Klaas Bil

(Reposted once more because after some 3 hours I get impatient when a post isn’t relayed. It just should be.)

Yes, I’m impressed.
But why Mt. Ventoux? That mountain is like a moonscape up at the top. It’s just ugly up there. Pick a climb that’s more visually attractive if you’re going to do something like that.

Re: Mt. Ventoux, 3X

Looks like the posts above answered most of these questions, but I didn’t see an answer to “what kind”. The single picture of the uni (the one without rider) shows a Pashley Muni. Pashley coined the term “MUni” for Mountain Unicycle, although their technology has not kept pace with the advances in that sport.

Probably because it is so well-known in bicyclist circles. The Mont Ventoux is the most mythical mountain of the Tour de France, which itself is the most prestigious cycling race in the world. It is also the place where British cyclist Tom Simpson died (incidentally, on my 14th birthday) of heat exhaustion and amphetamine abuse in a desperate attempt to be the first to arrive at the top of that day’s Tour de France etappe.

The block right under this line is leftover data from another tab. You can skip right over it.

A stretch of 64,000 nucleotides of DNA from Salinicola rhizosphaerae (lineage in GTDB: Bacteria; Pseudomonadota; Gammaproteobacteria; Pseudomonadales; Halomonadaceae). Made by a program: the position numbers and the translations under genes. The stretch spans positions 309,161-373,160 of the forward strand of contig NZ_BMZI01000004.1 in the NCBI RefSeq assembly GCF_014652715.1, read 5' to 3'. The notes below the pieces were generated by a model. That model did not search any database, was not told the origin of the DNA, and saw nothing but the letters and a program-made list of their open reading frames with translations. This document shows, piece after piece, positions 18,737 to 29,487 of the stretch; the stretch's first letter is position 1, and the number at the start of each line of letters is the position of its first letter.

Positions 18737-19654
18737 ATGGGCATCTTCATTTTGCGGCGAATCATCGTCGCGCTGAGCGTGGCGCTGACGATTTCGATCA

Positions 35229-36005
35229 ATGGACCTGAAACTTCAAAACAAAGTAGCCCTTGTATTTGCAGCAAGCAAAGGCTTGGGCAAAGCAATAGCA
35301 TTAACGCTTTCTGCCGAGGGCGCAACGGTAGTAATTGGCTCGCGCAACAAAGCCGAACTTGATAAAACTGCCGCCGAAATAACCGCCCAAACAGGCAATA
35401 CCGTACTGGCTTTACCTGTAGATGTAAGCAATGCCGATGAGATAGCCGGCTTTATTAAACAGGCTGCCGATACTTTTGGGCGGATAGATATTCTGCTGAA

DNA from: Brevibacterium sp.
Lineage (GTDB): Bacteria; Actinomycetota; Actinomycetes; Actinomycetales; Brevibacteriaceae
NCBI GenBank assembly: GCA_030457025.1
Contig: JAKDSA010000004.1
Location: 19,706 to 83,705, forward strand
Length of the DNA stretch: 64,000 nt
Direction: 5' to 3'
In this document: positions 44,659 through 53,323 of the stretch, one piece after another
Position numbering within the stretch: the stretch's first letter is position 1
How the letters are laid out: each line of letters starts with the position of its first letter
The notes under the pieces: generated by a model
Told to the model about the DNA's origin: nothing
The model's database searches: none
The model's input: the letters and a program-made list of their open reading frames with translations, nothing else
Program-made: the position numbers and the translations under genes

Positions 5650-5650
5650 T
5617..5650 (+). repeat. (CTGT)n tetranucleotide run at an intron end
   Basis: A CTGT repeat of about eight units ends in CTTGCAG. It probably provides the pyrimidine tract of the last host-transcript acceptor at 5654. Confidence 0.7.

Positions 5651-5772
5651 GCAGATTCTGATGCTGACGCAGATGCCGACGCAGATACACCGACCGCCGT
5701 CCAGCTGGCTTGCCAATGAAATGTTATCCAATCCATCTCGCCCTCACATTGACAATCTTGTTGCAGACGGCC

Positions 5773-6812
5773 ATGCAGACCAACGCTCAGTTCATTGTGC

Tom Blackwood asked about the kind of uni. It is described as a standard low cost (<100 euro while 1 euro is slightly above 1 $) 20" unicycle of which he extended the forks to accommodate a 28" wheel.

Lode De Paepe has joined us in this thread but he did so via the newsgroup. Once again the propagation forum<>newsgroup is dead so his post doesn’t appear here. I’ll leave you guessing :slight_smile:

Klaas Bil

Re: Mt. Ventoux, 3X

Some more details on this epic ride, supplied to me in Dutch by the
rider himself (Belgian unicyclist Lode De Paepe):

Preparation was mainly on a 'home-trainer" (stationary bike) rather
than on the unicycle. Riding in itself is not the problem, stamina is
and the training was more controlled at home (PC connected to
hometrainer, heart beat monitor etc).

Cranks were 155 mm from a child’s bike. Wheel 28".

Seat is a standard Viscount, no airseat or other mod.

He used so-called SPD pedals and shoes, which I understand to be
clipless. They helped for climbing because he could also pull on the
pedals. For the first half hour he managed to unclip his shoes in the